Monday 3rd December 2018, 4:30-6, Performance Studio, GP
Our current student Olivia Louvel will be leading the next masterclass on a very inspiring range of topics: sound women and battles.
About the session
Document and Construct: sound, women and battles.
I will explore the relationship between documentation and creation throughout my most recent works, Data Regina, inspired by the reign and writings of Mary Queen of Scots as well as the audiovisual piece, Afraid of Women, produced to bring awareness to Rojava, the autonomous region in Northern Syria.
Finally I will share my experience as a member of female:pressure, the international network of female, transgender and non-binary artists in the fields of electronic music and digital arts founded by Electric Indigo.
The session will be punctuated by sound intermission and live performance.
Olivia Louvel is a French-born, British composer, producer and artist whose work draws on voice, computer music and digital narrative. She operates on the frontier of art and electronic music. Her work also ranges from video art to live performance. Over the last decade, she has released six solo albums published on various labels, Angelika Koehlermann (Austria), Optical Sound (France) and on Cat Werk Imprint, her own production tool.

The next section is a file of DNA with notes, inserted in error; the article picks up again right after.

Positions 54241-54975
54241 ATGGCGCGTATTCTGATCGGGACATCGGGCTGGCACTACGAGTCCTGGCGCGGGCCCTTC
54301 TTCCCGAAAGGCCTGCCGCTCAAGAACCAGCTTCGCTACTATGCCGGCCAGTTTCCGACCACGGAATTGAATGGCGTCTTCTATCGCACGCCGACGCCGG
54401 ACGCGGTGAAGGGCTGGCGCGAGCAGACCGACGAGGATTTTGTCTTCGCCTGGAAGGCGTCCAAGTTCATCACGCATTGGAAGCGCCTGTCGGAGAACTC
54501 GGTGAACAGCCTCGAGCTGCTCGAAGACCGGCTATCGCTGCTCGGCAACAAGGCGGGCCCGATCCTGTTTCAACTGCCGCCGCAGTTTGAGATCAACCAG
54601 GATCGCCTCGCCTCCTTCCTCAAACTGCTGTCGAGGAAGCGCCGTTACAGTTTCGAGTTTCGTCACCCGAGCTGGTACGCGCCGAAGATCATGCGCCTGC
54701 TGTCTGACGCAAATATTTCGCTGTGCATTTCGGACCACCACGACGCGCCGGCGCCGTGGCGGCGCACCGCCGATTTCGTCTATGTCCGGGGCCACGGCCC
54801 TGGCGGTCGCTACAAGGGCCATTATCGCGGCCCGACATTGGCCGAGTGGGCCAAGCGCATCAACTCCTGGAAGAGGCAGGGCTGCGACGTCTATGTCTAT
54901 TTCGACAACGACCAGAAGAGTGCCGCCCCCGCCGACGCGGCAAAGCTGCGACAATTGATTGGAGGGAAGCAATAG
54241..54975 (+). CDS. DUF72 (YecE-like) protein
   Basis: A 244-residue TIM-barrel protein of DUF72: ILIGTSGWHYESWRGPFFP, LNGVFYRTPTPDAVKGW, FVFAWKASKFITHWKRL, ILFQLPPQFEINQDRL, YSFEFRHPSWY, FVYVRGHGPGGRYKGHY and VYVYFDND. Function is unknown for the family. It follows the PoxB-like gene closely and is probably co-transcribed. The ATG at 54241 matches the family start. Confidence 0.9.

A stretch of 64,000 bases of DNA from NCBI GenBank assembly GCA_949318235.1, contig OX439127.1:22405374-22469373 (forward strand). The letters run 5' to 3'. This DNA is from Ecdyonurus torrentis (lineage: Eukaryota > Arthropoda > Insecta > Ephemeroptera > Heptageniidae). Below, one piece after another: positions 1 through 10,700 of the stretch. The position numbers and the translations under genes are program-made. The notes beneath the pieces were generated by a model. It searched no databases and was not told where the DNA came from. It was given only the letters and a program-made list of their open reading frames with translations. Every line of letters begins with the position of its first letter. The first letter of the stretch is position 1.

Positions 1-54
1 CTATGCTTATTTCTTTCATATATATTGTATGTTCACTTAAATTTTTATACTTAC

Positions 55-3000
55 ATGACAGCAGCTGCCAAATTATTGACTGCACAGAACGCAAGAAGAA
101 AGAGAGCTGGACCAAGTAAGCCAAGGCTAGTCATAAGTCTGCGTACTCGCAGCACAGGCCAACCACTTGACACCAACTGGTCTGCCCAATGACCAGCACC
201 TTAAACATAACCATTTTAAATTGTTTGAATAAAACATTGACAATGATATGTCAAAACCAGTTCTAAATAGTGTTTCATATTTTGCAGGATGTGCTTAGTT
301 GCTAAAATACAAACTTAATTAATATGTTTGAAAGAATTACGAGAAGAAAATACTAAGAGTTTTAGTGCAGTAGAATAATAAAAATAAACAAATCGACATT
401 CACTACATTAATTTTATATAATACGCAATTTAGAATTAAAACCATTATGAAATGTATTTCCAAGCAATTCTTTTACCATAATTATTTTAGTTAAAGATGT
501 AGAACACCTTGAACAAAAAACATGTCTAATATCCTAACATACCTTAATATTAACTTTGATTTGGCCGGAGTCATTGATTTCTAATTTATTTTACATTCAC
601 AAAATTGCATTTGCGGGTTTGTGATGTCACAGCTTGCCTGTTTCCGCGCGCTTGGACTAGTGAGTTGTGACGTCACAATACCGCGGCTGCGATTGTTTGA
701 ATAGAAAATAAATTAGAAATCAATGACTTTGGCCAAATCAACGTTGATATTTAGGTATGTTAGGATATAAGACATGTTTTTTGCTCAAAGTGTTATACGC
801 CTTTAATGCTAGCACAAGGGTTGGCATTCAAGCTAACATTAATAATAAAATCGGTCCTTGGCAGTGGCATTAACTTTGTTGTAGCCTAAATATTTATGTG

Her largest project to date Data Regina is a multimedia suite in which she explores the reigns of Mary Queen of Scots and Elizabeth I, delivering her own singular transposition through an interactive digital platform and a cd publication. She was featured with Data Regina in The Wire magazine.
Her work has been supported by the Arts Council of England. In 2011, she was awarded the Qwartz Album for Doll Divider at the Qwartz Electronic Music Awards.
Olivia Louvel has received extensive airplay on significant radio programs such as BBC Radio 6’s Freak Zone, BBC Radio 3’s Late Junction, Resonance (UK), RTE Lyric FM’s Nova (Ireland), Radio Eins’s Elektro Beat (Germany), NRK’s Harald Are Lund (Norway), RTVE Radio 3’s Fluido Rosa, RTVE Radio 3’s Atmosfera (Spain), RAI 3’s Battiti (Italy), and France Musique’s La Matinale.
She has presented her work at venues and festivals such as Spirit of Gravity (Brighton 2017), Nawr (BBC Hall, Swansea 2017), Brighton Digital Festival (2017), Iklectik (London 2016), CTM (Berlin 2016), Dear Serge (De La Warr, Bexhill 2015), Culture Night (Dublin 2015), Earsthetic Festival (Brighton Dome 2013), at Tri XL (Antwerp 2010), Le Cube (Paris 2009), Ososphere Festival (Strasburg 2009), Electron Festival (Geneva 2008). She has opened for artists such as Japanese avant-garde artist Phew at Iklectik London, Planningtorock at the Earsthetic Festival Brighton Dome and Recoil for various concerts on the European ‘Selected’ tour.